Andrew Siegel MD 7/18/15
(Thank you, Wikimedia, for above image)
The female breasts and the male prostate are both sources of fascination, curiosity, and fear. Hidden deep in the pelvis at the crossroads of the male urinary and reproductive systems, the prostate is arguably man’s center of gravity. On the other hand, the breasts—with an equal aura of mystery and power—are situated in the chest superficial to the pectorals, contributing to the alluring female form and allowing ready access for the hungry infant, curiously an erogenous zone as well as a feeding zone.
Interestingly enough, the breasts and prostate share much in common, both serving important “nutritional” roles. Each functions to manufacture a milky fluid; in the case of the breasts, the milk serving as nourishment for infants and in the case of the prostate, the “milk” serving as sustenance for sperm cells, which demand intense nutrition to support their arduous marathon journey traversing the female reproductive tract.
Breasts are composed of glandular tissue that produces milk, and ducts that transport the milk to the nipple. The remainder of the breast consists of fatty tissue. The glandular tissue is sustained by the female sex hormone estrogen and after menopause when estrogen levels decline, the glandular tissue withers, with the fatty tissue predominating.
The prostate—on the other hand—is made up of glandular tissue that produces prostate “milk,” and ducts that empty this fluid into the urethra at the time of sexual climax. At ejaculation the prostate fluid combines with other reproductive secretions and sperm to form semen. The remainder of the prostate consists of fibro-muscular tissue. The glandular tissue is sustained by the male sex hormone testosterone and after age 40 there is a slow and gradual increase in the size of the prostate gland because of glandular and fibro-muscular cell growth.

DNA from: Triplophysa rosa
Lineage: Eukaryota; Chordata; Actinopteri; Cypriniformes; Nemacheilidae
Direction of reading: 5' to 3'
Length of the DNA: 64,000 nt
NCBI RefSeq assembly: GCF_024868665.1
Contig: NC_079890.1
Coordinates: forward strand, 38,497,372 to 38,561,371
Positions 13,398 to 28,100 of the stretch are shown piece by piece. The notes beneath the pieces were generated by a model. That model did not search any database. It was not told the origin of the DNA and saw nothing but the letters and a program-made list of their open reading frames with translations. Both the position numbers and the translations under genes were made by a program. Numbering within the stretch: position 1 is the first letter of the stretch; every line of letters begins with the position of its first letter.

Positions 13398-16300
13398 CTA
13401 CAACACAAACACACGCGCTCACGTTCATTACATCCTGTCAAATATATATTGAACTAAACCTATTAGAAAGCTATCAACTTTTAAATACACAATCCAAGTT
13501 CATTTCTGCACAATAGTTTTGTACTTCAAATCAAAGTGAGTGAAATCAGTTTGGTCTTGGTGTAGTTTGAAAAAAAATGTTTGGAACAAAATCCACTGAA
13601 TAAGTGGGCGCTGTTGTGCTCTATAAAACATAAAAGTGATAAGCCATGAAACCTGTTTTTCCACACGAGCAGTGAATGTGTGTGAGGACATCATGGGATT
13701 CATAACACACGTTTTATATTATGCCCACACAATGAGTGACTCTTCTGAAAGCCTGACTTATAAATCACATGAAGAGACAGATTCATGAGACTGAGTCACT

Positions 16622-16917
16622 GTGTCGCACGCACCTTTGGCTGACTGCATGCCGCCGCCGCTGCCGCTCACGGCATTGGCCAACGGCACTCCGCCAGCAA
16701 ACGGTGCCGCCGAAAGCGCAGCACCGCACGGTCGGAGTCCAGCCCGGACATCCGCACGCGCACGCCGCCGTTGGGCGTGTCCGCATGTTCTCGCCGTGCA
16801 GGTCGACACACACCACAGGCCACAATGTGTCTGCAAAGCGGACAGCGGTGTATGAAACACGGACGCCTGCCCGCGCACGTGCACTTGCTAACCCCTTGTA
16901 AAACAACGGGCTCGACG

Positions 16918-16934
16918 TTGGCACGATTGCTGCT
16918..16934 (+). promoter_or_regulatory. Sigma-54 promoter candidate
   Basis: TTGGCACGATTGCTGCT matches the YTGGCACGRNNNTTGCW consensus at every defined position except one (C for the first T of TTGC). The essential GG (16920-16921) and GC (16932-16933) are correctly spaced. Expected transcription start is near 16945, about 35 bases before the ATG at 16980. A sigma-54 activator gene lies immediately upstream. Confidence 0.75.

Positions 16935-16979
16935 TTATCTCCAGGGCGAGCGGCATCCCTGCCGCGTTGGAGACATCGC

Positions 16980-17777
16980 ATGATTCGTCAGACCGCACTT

Access to the breasts as mammary feeding zones is via stimulation of the erect nipples through the act of nursing. Access to the prostate fluid is via stimulation of the erect penis, with the release of semen and its prostate fluid component at the time of ejaculation.
Both the breasts and prostate can be considered to be reproductive organs since they are vital to nourishing infants and sperm, respectively. At the same time, they are sexual organs. The breasts can be thought of as accessories with a dual role that not only provide milk to infants, but also function as erogenous zones that attract the interest of the opposite sex and contribute positively to the sexual and thus, reproductive process. Similarly, the prostate is both a reproductive and sexual organ, since sexual stimulation resulting in climax is the means of accessing the prostate’s reproductive function.